Building Olympians, Layer by Layer

Personalized swords manufactured through 3D printing helped the Japanese fencing team take home the Silver in the 2012 Olympics.


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When competing in the Olympics, men and women spend years practicing and refining their respective athletic abilities. Yet, all the training in the world cannot overcome certain discrepancies in equipment, such as the hand-filed grip traditionally used in fencing. When the University of Tsukuba, Japan began using a 3D printer for sports science R&D, it produced equipment that Japan’s fencing team used to win the Silver medal in the 2012 London Olympics.

Before 3D printing, there was only one type of fencing hilt in the world, and each competitor had to personally file the hilt to customize the fit and achieve a non-slip surface. If the sword broke, it was almost impossible to get another one with the same fit. Even the slightest difference in the shape of the hilt can affect an athlete’s performance. So when a research team led by Professor Norihisa Fujii at the University of Tsukubs’s Faculty of Gymnastics learned that the hilt of a fencing sword must fit the fencer’s hand perfectly, they began looking for ways to improve the sword.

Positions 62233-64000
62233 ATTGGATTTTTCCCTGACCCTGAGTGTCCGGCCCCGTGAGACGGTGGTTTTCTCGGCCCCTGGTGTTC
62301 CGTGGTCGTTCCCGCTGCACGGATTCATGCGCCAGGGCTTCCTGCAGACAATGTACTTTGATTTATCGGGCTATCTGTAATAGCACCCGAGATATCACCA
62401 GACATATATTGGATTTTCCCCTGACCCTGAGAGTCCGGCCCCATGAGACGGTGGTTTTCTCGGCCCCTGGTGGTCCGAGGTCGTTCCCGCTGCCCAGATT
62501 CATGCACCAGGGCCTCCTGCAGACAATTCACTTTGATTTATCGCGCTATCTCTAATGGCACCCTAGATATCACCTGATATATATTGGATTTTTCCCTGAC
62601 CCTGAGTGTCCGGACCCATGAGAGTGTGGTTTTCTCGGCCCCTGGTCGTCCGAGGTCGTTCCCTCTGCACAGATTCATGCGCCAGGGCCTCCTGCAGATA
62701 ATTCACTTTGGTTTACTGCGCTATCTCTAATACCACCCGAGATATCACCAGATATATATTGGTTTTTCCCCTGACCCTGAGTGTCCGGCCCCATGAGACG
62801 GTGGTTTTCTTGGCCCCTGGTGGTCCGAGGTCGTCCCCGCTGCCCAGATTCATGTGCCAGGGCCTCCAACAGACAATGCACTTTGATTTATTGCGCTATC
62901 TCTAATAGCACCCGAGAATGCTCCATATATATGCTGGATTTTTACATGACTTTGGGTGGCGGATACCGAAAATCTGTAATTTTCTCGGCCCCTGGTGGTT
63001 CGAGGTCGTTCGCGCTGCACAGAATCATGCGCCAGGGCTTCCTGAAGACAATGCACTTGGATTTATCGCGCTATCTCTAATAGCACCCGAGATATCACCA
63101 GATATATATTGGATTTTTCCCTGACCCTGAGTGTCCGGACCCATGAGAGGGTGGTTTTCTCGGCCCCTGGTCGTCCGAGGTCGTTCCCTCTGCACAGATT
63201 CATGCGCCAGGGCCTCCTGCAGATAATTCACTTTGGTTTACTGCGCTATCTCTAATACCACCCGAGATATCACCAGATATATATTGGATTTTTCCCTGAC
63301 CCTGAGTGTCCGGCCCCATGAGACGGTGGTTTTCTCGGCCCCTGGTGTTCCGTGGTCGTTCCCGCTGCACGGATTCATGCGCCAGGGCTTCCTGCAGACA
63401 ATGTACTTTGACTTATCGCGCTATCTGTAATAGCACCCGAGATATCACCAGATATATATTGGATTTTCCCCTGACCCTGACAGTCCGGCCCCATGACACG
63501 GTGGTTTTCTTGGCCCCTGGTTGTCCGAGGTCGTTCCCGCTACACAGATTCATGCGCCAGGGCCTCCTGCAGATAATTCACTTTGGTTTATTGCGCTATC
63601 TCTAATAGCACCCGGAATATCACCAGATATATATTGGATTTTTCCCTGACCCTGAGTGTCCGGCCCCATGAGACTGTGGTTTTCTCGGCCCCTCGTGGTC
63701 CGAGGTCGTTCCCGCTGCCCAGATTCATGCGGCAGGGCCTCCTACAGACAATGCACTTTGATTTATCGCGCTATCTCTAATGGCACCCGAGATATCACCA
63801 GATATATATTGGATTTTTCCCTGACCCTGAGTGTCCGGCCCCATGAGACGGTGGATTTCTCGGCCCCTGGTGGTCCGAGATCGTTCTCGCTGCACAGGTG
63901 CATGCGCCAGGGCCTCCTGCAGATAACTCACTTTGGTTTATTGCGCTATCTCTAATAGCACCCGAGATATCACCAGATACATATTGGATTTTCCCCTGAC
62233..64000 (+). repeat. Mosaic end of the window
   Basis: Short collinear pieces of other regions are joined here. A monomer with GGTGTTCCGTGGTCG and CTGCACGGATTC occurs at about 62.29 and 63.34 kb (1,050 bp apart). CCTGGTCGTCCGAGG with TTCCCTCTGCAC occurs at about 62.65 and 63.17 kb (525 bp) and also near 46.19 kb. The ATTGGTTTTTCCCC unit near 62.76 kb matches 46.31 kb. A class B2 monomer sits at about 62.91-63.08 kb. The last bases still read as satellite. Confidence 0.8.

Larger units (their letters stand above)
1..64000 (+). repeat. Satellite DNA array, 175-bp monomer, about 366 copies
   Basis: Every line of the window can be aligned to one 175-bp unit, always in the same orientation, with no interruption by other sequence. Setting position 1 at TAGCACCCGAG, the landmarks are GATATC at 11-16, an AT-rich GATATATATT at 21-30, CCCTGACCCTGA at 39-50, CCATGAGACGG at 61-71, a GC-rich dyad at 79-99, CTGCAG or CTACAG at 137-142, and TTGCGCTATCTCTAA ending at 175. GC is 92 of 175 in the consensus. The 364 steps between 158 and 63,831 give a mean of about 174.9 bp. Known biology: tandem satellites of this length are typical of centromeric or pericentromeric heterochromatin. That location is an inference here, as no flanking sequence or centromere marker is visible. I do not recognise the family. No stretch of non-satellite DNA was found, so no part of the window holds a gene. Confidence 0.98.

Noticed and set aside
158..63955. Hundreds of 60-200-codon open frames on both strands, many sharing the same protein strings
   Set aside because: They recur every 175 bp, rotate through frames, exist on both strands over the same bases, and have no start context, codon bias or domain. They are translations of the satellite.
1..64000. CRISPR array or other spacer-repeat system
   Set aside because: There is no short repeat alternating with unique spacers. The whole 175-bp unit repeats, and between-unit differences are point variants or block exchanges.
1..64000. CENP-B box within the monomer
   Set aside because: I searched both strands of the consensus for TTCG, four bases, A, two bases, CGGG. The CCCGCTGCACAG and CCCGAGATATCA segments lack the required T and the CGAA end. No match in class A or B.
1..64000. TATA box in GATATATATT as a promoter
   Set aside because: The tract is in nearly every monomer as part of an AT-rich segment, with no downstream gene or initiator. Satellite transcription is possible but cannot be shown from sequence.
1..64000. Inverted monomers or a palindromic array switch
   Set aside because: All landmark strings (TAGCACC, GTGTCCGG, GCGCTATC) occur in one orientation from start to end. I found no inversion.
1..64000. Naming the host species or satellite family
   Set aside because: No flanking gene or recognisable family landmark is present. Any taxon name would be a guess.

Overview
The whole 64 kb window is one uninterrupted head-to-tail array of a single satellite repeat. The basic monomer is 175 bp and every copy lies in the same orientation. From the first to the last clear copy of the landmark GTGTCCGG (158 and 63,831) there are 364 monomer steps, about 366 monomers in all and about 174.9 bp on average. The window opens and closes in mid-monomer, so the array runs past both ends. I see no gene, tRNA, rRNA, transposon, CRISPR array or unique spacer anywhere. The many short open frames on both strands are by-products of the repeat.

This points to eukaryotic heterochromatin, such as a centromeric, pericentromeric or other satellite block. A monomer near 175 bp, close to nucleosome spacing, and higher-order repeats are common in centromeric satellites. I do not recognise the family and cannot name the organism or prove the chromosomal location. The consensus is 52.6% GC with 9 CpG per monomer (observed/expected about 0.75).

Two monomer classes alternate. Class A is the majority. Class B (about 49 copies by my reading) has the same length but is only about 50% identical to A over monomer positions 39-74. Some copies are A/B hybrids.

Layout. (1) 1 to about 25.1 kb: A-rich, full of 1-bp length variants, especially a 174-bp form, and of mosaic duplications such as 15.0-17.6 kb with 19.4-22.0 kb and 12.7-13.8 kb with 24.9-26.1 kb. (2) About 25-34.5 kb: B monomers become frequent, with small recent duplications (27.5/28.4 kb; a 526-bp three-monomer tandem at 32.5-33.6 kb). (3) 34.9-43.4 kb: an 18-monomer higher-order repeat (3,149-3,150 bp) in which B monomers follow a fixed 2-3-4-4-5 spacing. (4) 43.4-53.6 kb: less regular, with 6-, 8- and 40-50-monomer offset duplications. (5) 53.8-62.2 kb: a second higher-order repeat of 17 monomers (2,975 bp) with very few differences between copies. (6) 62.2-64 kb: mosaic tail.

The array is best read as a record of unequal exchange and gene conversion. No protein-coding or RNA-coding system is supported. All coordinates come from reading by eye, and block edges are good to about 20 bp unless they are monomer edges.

The researchers scanned the actual equipment used by the fencers in 3D, and the resulting polygon data was then incorporated into 3D CAD. The 16-micron accuracy of the PolyJet-based Objet350 Connex 3D printer from Stratasys (Eden Prairie, Minnesota) enabled the researchers to produce iterative prototypes of each sword with minute variations according to the athlete’s feedback. A total of 70 prototypes were produced.

Osamu Takeda, a researcher who managed the prototype modeling, says that since players are not engineers, they talk about their requirements instinctively. With this in mind, the team developed various patters based on different assumptions. “With the Objet Connex multi-material 3D printer, we can do this easily. We can respond flexibly and promptly because the machine is so accurate,” he says.

The customized, completed hilts were manufactured in April 2012, three months before the London Olympics. Each athlete went to the game with five spare hilts, which provided a sense of security, the research team says.

Stratasys attributes the accuracy of 3D printing technology, along with the durability and flexibility of the materials, to the technology's increased use in sports equipment concepts. The fast turnaround time of 3D printing also enables the athlete to try several design iterations until the equipment exactly matches their personal preferences.

The University of Tsukuba is now exploring other 3D printing sports applications such as protective equipment for gymnasts, shoes for javelin throwers, triathlon wear, sailing masts, a footwork assessment system for badminton and more.